I agree that the ESA listing was a mistake. It has been obvious for year's that the factors limiting Puget Sound steelhead has been production issues - freshwater habitat and poor marine survival. Further it was equally clear that any listing would be ineffective in addressing those issues. That left only things like harvest and hatchery reform to worked on which of course limits mainly the recreational fishers without doing much for the future of the resource.

It remains my opinion that we anglers have no one to blame but ourselves for this situation. Most anglers were to apathic to get involved and the remained used the current PS steelhead status as an opportunities to use pseudo science to advance a social agenda - that was CnR/WSR fisheries. It is now a little late to be crying about the outcome.

There could be an opportunity to address some of your concerns if the Feds were to re-consider what allowable fishing impacts could be allowed on individual PS steelhead stocks. As part of such a process would an evaluation of the various factors (inlcuding hooking mortality) going into the determination of any new allowable impacts. In theory that could be done by an individual or a group but I seriously doubt the feds would look at any proposal that did not address the whole area as well the whole determination of those impacts. Because of the desire to perform any evaluation on the whole the best course for putting forth a "plan" for new allowable impacts would be from the co-managers. I do not see any relief coming in that direction for at least a decade, maybe several decades or potentially never.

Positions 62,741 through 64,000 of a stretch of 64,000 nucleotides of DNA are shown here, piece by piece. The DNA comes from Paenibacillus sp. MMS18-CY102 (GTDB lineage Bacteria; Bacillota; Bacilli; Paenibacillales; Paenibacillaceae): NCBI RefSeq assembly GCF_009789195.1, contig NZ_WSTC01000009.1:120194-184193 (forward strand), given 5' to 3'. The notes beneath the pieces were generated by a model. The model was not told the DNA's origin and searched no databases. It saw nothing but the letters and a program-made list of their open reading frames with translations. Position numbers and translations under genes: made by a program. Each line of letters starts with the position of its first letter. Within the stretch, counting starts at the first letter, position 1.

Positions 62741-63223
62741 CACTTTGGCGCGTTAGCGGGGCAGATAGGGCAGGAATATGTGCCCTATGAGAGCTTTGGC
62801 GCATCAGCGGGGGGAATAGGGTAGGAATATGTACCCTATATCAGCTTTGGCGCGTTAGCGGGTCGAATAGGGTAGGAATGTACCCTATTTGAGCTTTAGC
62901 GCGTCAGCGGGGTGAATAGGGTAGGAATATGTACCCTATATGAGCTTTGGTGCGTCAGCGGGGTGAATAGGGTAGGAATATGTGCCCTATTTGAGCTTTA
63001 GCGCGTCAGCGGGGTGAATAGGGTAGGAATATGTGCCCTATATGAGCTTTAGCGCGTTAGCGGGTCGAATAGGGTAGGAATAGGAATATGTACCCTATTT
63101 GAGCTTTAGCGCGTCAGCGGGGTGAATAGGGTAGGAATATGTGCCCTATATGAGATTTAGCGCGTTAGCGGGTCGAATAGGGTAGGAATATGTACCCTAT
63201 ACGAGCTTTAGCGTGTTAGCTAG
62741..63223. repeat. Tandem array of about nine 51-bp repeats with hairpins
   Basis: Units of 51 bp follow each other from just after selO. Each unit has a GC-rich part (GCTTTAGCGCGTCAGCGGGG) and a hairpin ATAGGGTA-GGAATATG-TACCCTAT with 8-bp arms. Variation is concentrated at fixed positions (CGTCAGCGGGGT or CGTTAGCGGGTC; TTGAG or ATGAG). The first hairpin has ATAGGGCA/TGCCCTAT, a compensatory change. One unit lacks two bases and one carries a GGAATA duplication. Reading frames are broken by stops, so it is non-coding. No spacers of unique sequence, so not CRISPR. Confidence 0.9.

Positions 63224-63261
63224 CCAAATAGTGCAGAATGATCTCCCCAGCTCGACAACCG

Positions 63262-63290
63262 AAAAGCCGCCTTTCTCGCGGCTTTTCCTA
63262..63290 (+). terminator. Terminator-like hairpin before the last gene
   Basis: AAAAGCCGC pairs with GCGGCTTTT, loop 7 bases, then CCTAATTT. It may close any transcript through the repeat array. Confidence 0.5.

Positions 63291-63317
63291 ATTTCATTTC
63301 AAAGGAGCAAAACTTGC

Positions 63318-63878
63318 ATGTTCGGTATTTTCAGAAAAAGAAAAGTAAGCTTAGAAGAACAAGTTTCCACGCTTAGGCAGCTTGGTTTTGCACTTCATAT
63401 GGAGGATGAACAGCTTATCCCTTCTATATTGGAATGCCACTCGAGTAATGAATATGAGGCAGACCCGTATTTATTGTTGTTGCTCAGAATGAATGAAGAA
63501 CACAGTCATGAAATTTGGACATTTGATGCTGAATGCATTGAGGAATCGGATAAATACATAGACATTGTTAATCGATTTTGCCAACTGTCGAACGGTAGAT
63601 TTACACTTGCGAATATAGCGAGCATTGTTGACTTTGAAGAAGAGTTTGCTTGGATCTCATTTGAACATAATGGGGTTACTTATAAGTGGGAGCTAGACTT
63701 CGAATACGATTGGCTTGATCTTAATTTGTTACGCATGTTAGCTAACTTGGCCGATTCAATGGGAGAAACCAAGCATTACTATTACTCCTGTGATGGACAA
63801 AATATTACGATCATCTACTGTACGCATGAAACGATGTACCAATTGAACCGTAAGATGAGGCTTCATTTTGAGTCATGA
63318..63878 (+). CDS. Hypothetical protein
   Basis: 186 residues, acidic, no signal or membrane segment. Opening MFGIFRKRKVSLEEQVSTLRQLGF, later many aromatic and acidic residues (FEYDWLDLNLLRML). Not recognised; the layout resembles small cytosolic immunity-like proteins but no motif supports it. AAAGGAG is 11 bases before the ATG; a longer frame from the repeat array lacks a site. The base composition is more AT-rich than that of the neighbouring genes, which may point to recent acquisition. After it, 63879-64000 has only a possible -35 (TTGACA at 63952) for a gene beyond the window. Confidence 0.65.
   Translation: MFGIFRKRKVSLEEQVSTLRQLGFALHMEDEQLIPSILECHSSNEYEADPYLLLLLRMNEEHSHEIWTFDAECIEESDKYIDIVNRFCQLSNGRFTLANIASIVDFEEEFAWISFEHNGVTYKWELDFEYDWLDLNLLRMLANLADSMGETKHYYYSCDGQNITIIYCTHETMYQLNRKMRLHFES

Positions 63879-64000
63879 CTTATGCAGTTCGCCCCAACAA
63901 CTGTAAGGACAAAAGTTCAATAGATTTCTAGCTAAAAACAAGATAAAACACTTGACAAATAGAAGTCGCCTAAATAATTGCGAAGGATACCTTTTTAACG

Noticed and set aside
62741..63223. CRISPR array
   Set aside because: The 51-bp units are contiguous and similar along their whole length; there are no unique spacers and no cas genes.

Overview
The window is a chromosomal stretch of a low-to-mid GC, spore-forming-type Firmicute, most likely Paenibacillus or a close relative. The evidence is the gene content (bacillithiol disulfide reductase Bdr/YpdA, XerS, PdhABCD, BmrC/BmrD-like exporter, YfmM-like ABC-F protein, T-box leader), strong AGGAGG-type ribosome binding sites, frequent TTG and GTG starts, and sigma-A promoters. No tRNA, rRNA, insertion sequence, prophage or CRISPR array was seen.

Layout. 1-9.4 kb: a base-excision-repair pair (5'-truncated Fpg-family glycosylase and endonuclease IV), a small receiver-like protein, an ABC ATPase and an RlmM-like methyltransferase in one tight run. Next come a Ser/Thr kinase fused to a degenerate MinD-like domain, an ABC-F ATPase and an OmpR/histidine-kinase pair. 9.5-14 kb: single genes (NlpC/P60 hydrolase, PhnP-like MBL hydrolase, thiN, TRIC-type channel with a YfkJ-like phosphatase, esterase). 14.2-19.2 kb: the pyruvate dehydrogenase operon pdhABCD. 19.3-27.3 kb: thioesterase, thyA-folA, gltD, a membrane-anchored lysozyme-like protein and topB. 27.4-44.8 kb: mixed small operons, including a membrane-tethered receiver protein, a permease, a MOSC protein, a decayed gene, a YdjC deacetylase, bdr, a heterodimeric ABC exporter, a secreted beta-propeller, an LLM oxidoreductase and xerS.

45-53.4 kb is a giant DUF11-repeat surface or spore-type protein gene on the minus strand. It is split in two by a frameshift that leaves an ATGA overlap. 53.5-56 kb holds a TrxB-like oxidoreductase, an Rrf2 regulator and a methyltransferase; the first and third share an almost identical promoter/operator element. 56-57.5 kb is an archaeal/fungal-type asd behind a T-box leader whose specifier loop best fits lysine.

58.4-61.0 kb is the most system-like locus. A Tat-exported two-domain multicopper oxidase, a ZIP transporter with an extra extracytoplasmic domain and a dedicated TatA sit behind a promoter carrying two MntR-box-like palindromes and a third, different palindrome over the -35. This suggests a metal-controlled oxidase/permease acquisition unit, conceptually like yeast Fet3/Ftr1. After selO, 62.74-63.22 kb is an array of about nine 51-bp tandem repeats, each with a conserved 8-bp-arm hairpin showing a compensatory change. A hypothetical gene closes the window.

In the mean time we get to live with what we wanted.

Tight lines
Curt
 

Charles Sullivan

ignoring Rob Allen and Generic
#22
It seems highly logical to me that poor marine survival and the constant and consistant influx of hatchery smolts are connected.

The X that marks the hex here is that no agency has taken any other action but to restrict sport fishing. Part of this is apathy, the other is that we haven't had enough retirments at the upper levels. Organizational inertia dicatates that dogmas remain the same (see sentence #1).

Go Sox,
cds
 
#23
Charles.....loved your comment!!!....the typical netting (or electroshock)tagging/measuring operation is a lot more traumatic than a simple catch and release. Maybe we should ban these studies by WDF.....
 
#24
Charles.....loved your comment!!!....the typical netting (or electroshock)tagging/measuring operation is a lot more traumatic than a simple catch and release. Maybe we should ban these studies by WDF.....
No kidding....cause getting zapped stresses every muscule in your body. And basically, that's all a fish is - one big muscule. :ray1:
 

freestoneangler

Not to be confused with Freestone
#25
I think the humane thing to do for a steelhead your gonna hill its beat them over the head with one solid blow from your favorite device. I know alot of people cherish there bonk sticks.
iagree If you plan to keep any fish, knock them stiff. Do not leave them gasping on the bank or hooked to a stringer.